Delivered to films too bad to garner one-star (*).
Said films would normally then receive the "One Pubic Hair" rating, however, not to besmirch the fine pubic hair recipient Sharknado by lumping it in (so to speak) with genuine turds, I was forced to create a critical rating even lower for Ridley Scott's abominable The Counsellor.
The Rating is, quite simply and evocatively:
"TURD DISCOVERED BEHIND
HARRY'S CHAR BROIL AND DINING LOUNGE".
As pictured to the left, this an actual turd found by myself and Project Grizzly filmmaker Peter Lynch in the illustrious Parkdale parking lot behind Harry's wherein the two of us had just dined with writer Geoff Pevere.
Recipients of this hallowed rating since Scott's atrocity have been the wretched 2014 remake of Endless Love, the putrid Veronica Mars movie and the horrendous 2014 Godzilla.
Now, please feel free to add:
Dead Before Dawn 3D to the aforementioned list of recipients of this most appalling critical rating which will, one hopes, seal the work's fate in some manner of infamy.
|How did I get into this movie?|
Oh yeah, some Canadian paid me.
Gimme a Blue, eh?
"TURD DISCOVERED BEHIND HARRY'S CHAR BROIL & DINING LOUNGE"
Starring: Devon Bostick, Christopher Lloyd
Review By Greg Klymkiw
Some movies are so pathetic it feels like shooting dead fish in a barrel to bother reviewing them. Normally, Dead Before Dawn 3D would be such a picture as it's certainly a dead enough fish and the barrel it floats in reeks of rotting malodorous offals, but its filmmakers have ambitiously tricked the normally appealing Devon Bostick into taking the lead role, plopped the bankable genre icon Christopher Lloyd into a decent-sized cameo and bothered to shoot the film in stereoscopic 3-D. Chances are good that plenty of folks will be conned into laying out cold, hard cash to see this fetid tin o' tuna. This, then, requires further investigation.
The horrendously stupid and juvenile screenplay by Tim Doiron makes the fatal error of dialling the tone of humour down to the level of some half-witted inbred or worse, most suburban tweener-teener mall rats of, shall we say dubious breeding and/or rearing and in so doing, serves up some of the dumbest dialogue and hopelessly unfunny gags imaginable.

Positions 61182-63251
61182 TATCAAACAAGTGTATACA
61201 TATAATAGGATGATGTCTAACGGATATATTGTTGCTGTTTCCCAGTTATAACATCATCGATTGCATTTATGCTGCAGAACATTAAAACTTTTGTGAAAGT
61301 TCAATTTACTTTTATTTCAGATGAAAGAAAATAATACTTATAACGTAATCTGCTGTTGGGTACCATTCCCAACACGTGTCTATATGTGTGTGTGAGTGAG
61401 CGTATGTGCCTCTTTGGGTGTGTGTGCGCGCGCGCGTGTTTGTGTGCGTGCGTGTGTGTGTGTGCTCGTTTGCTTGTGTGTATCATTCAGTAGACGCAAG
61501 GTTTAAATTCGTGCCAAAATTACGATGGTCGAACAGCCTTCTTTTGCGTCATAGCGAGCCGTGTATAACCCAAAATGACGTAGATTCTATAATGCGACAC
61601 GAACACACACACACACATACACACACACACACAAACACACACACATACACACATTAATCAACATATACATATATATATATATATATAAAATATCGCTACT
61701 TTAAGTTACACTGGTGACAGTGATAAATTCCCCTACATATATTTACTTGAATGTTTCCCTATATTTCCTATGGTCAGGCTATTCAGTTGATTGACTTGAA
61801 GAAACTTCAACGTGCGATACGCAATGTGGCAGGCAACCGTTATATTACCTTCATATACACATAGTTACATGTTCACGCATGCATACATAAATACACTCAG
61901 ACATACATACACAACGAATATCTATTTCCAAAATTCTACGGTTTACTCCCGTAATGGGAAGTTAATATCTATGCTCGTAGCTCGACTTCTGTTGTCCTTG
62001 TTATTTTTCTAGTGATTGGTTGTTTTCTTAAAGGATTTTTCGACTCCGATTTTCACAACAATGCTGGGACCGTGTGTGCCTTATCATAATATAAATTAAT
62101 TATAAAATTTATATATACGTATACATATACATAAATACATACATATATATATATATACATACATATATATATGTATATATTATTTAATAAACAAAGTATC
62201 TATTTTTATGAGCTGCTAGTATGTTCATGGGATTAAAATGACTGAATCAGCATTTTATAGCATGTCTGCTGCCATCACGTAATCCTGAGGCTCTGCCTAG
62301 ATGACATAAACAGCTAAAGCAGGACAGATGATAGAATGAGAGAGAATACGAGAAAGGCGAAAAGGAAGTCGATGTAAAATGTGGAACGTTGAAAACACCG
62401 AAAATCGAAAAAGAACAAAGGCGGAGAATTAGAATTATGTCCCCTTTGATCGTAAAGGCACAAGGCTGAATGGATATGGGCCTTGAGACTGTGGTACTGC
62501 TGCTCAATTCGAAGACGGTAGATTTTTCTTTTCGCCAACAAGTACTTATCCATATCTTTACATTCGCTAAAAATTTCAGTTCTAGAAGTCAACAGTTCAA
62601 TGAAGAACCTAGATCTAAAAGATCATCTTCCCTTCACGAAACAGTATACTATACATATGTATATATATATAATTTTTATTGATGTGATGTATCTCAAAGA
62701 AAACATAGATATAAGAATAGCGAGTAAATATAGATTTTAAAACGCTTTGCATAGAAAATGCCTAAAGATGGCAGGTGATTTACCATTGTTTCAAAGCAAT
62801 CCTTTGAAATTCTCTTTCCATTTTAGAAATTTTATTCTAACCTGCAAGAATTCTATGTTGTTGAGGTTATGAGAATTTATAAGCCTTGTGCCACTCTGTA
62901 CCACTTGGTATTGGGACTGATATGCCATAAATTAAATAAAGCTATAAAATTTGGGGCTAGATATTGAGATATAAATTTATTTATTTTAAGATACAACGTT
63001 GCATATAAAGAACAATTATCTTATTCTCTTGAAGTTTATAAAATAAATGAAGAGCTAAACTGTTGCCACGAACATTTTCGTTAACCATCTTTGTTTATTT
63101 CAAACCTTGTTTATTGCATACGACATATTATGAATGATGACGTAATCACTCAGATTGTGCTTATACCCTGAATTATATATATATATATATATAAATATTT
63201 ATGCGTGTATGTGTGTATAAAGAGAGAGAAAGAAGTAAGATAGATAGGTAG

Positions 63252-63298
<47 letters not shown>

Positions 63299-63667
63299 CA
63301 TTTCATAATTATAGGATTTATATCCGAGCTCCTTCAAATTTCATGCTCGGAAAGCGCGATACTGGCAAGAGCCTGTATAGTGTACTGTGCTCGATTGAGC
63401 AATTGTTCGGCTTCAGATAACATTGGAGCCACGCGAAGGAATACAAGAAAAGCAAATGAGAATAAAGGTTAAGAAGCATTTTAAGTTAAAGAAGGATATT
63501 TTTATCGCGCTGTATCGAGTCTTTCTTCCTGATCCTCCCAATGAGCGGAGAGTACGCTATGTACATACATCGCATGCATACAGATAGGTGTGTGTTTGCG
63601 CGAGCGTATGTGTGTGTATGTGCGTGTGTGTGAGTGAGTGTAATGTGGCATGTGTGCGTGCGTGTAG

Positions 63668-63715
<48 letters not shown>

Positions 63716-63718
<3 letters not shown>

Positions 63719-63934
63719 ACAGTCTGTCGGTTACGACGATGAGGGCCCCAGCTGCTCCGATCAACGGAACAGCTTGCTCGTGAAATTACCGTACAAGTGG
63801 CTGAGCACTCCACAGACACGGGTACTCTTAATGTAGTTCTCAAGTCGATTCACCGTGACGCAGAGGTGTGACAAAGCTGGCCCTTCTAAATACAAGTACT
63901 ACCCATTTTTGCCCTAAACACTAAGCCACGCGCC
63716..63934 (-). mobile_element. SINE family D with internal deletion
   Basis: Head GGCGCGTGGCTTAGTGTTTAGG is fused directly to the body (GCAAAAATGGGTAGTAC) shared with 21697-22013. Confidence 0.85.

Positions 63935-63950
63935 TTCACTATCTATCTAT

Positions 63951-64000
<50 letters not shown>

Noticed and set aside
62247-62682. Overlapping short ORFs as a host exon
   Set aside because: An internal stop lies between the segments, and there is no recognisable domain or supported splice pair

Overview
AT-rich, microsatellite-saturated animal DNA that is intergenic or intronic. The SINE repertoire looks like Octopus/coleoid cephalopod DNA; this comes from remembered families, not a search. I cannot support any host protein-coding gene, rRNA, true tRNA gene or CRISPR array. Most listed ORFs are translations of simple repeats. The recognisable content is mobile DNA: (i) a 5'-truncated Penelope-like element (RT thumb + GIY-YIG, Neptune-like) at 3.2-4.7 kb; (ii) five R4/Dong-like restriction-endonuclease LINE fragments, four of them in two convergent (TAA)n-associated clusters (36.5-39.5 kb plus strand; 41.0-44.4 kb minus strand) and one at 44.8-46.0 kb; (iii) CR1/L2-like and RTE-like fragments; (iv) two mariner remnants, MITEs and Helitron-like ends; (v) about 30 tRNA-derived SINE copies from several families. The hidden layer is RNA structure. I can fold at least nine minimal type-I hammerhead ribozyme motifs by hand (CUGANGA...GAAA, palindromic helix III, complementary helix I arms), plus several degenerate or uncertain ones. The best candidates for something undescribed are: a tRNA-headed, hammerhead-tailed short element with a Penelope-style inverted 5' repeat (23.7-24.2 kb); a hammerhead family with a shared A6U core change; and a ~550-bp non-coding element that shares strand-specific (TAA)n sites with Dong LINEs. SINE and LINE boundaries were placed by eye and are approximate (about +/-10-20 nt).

The plot, such as it is, involves teenager Bostick as a geeky lad living amongst the leafy greens of Niagara wine country who agrees to help out goofy grandpa Christopher Lloyd by holding down the fort at the wild-eyed old coot's occult shop. (Isn't that convenient?) Upon departing, Lloyd, on his way to pick up an award from an Occult Society, warns Bostick to never touch a mysterious urn.
Well, obviously he does.
Bostick, you see, is hung up on a teen babe played by Martha McIsaac who turns out to be an occult buff (conveniently) and when she and a bunch of other teens enter the store, the urn is retrieved for the babe's edification and breaks. Not only does the urn break, but the other kids begin joking about its occult properties and inadvertently conjure up one mega-curse wherein townspeople begin turning into combo-zombies-demons. As hell breaks loose, it's up to Bostick to break the curse.
Director April Mullen camera-jockeys the proceedings with near-borderline competence, but the movie is jam-packed with dreadful digital effects and sub-par makeup design work and the whole mess is finally so low-budget that the setting itself seems ludicrously under-populated. Not that the godawful script helps matters, but Mullens's directorial "touch" is to play everything for overwrought hilarity and/or horror - so much so, that the movie begins to plod with the kind of dullness one gets when a picture's frantic qualities just plain wear you down.
Apparently, Dead Before Dawn is the first stereoscopic 3-D film shot in its entirety by a female director and also purports to be the first-ever stereoscopic 3-D film made as a full-fledged all-Canadian feature in Canuckland. Both attributes mean little since the overall compositions of the shots are so dull that the depth of 3-D means zilch and the few comin-at-ya' f/X stink to high heaven. Also, Canada has actually generated a genuinely fine all-Canuck 3-D feature film. It might not be full-on back-to-back 3-D, but it was actually shot ON FILM as opposed to the much inferior red-cam digital. Oh, and it was made over 50-years-ago in Toronto. Directed by Julian Roffman (I'll grant you, he's not a female), his 1961 3=D effort The Mask is a genuinely cool movie and a far more historic contribution to both the history of genre films and, of course, Canadian film history.
Dead Before Dawn 3-D is one of those horrid Canadian films that wants us to applaud it because the movie was simply made and because its filmmaker chose to attack it - seemingly - to get into the record books, rather than to generate a good movie. Granted the picture was cobbled together to make money, but that's hardly an achievement when there are a lot of dreadful movies that make far more money than this will ever make and frankly, aren't quite as mind-numbingly mediocre.
Worse yet, is that the film seems genuinely aimed at a youth audience, but it dumbs itself down, treating them like morons. My own 13-year-old daughter Julia caught on to this while watching it with me. She occasionally reviews films at the Film Corner as my junior cub reporter (you can read some of Julia's reviews by clicking HERE), but after seeing Dead Before Dawn 3-D she yawned, then remarked, "I'm going to pass on writing about this, Dad. Life's too short."
Indeed it is.
Dead Before Dawn 3D plays at the Niagara Integrated Film Festival (NIFF 2014). For ticket info, click HERE.